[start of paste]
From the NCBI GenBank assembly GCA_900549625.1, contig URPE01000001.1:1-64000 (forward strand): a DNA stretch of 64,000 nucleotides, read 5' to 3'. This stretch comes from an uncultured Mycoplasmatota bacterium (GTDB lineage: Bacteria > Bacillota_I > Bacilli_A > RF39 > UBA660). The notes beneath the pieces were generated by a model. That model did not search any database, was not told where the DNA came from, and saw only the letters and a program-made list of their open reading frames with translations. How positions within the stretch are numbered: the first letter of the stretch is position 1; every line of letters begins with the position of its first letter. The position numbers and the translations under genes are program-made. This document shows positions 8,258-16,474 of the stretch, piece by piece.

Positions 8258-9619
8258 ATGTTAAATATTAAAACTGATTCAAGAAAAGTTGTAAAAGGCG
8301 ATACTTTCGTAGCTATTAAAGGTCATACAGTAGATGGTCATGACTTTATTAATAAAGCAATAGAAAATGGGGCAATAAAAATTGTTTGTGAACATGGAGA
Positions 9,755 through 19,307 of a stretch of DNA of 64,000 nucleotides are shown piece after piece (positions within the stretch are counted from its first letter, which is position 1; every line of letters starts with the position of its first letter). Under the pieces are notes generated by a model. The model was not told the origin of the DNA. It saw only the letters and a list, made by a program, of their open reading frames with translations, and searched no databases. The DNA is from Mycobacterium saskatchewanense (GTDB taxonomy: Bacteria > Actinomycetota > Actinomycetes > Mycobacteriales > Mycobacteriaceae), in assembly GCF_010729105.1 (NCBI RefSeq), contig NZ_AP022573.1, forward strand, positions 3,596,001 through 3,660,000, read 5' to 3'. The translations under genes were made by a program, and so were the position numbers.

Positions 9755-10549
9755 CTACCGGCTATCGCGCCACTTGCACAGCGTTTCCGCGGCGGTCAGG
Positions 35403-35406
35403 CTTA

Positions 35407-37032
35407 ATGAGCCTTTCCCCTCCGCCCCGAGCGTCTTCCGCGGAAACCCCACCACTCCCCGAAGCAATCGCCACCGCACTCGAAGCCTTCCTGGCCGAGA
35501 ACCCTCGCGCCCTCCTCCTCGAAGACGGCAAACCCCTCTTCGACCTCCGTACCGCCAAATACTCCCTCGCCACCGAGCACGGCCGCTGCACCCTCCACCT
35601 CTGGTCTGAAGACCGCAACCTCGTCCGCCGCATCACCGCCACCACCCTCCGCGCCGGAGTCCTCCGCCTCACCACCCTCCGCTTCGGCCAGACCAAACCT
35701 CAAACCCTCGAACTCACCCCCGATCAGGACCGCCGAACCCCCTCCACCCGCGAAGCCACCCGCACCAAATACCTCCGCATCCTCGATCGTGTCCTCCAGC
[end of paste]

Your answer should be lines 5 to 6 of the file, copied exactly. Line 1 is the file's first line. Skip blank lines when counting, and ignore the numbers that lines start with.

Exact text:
Positions 9,755 through 19,307 of a stretch of DNA of 64,000 nucleotides are shown piece after piece (positions within the stretch are counted from its first letter, which is position 1; every line of letters starts with the position of its first letter). Under the pieces are notes generated by a model. The model was not told the origin of the DNA. It saw only the letters and a list, made by a program, of their open reading frames with translations, and searched no databases. The DNA is from Mycobacterium saskatchewanense (GTDB taxonomy: Bacteria > Actinomycetota > Actinomycetes > Mycobacteriales > Mycobacteriaceae), in assembly GCF_010729105.1 (NCBI RefSeq), contig NZ_AP022573.1, forward strand, positions 3,596,001 through 3,660,000, read 5' to 3'. The translations under genes were made by a program, and so were the position numbers.

Positions 9755-10549